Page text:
Supporting NYU’s local farmers at the Union Square Greenmarket
Among the global crises of COVID-19 and climate change, small farmers risk going out of business due to the government’s role in funding corporate farming.
April 2, 2021
It’s easy to become lost among the bustling crowds and rows of stands selling freshly baked pastries and seasonal produce that make up the vibrant Union Square Greenmarket. However, outside of the market, lies a reality that isn’t so picturesque — in fact, it’s rather grim.
Meet the small farmer: one of the most vital players in the food system. Despite their crucial role, the existential crises of COVID-19, climate change, and the dominance of agriculture corporations threaten the existence of many small farmers.
I spoke with John Gorzynski, the head farmer at Gorzynski Ornery Farm in Cochecton, N.Y., who sells fresh produce at the Union Square Greenmarket. Gorzynski gave me the inside scoop about the challenges he and other small farmers are facing.
“I started [farming] in 1976, you do the math,” Gorzynski said, laughing as he proceeded to tell me about his path to farming.
Even though Gorzynski’s grandparents farmed, his passion for agriculture began when he worked as a foreman supervisor in the forestry industry. Gorzynski was motivated to grow his own food after witnessing the usage of pesticides, or what he referred to as “an epidemic of cancer.”
“Stuff grew for me easily,” Gorzynski said. “When the garden turned into a profitable garden … the choice came: Do I want to go into a business that spends most of its money spraying pesticides that cause cancer and destroy the ecology, or do I want to farm?”
Within a few years, Gorzynski opened a farm and began cultivating crops without the usage of pesticides. Shortly after Gorzynski joined the Organic Farmers Association where he was eventually elected president. He spent years at the organization lobbying to pass the National Organic Program, which sets the standards for organically grown products.
The U.S. Department of Agriculture increased the number of pesticides that farmers could use. Upset with this action, Gorzynski changed the name of his farm from “organic” to “ornery.”
“I spent 19 years of my life trying to pass this law, which [the USDA] totally defiled the meaning of and have continued to degrade the meaning of organic in this country,” Gorzynski said.
The action taken by the USDA reflects a larger issue for small farmers like Gorzynski: the government’s subsidizing agriculture corporations.
“The government doesn’t do agriculture,” said Gorzynski. “They’re subsidizing big agribusinesses by way of keeping prices artificially low.”
Agriculture subsidies and other programs established during the 1930s under President Franklin D. Roosevelt’s administration were created with the intent of supporting small farmers who suffered during the Great Depression.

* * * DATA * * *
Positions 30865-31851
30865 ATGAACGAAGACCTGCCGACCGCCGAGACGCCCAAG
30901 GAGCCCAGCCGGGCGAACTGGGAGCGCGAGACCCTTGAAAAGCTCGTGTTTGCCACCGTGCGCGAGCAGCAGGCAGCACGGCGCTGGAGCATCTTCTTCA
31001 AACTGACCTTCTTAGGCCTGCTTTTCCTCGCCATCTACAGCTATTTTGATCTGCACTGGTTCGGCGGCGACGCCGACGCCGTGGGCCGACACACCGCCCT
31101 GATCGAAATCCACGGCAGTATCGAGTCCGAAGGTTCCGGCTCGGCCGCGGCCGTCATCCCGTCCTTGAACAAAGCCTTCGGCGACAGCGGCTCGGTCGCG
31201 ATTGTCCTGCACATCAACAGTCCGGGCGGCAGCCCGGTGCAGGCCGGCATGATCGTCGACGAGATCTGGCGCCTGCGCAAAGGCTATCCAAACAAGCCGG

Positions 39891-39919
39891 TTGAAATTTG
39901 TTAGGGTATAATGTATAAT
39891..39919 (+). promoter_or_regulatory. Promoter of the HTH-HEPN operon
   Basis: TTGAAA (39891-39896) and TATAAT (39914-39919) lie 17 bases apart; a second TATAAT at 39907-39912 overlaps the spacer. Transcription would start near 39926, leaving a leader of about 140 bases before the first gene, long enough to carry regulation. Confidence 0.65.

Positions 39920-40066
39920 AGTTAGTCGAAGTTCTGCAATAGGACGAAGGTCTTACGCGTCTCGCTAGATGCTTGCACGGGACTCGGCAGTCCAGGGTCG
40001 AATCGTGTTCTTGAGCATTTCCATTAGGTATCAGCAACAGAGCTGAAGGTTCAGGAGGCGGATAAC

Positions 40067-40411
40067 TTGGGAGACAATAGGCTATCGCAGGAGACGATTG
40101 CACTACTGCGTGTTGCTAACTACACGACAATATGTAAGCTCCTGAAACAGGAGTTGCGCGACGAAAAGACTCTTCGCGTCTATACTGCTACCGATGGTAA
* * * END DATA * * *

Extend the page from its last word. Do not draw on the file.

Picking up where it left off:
This changed during the 1970s when Earl Butz became the U.S. Agriculture Secretary. Butz told farmers to “get big or get out,” a concept that signaled the federal government’s support of commodity crops and agriculture corporations. This, in conjunction with technology and the emergence of globalization, enabled large agricultural corporations to sell crops at a cheaper price. Small farmers could not compete with these prices and, as a result, many went bankrupt.
“The price fixation [of agriculture]— the way that it’s structured is actually putting the small farmer with the inequities of pricing with bringing in products from the other side of the country,” said Gorzynski.
Between 2011 and 2018, more than 100,000 farms went out of business. Many of these small farmers grapple with large-scale debts that were exacerbated by a series of factors, particularly COVID-19.
Gorzynski said that his farm lost 95% of trade from restaurants during COVID-19. Other small farmers experienced a similar fate when restaurants were forced to close during the early stages of the pandemic.
To alleviate the financial burden that these farmers face, the Trump administration created the Coronavirus Food Assistance Program in April 2020. The program delivered funds to farmers in two rounds : the first round allotted 16 billion dollars, while the second round allotted 14 billion.
Yet, many small farmers were left out of the program, which contained structural issues that allowed farming corporations to receive a bigger piece of the pie. The top 10% of recipients garnered 60% of the program’s funding, while the bottom 10% received a mere 0.26%. The situation was worse for Black farmers. Tom Vilsack, the current Agriculture Secretary, recently revealed that Black farmers only received 0.1% of the money from the program.
While the Biden administration intends on solving these issues, Gorzynski believes that the government’s role in agriculture has hurt the small farmer more than it has helped.
“They can get the hell out of agriculture,” said Gorzynski.
Email Gabby Lozano at [email protected]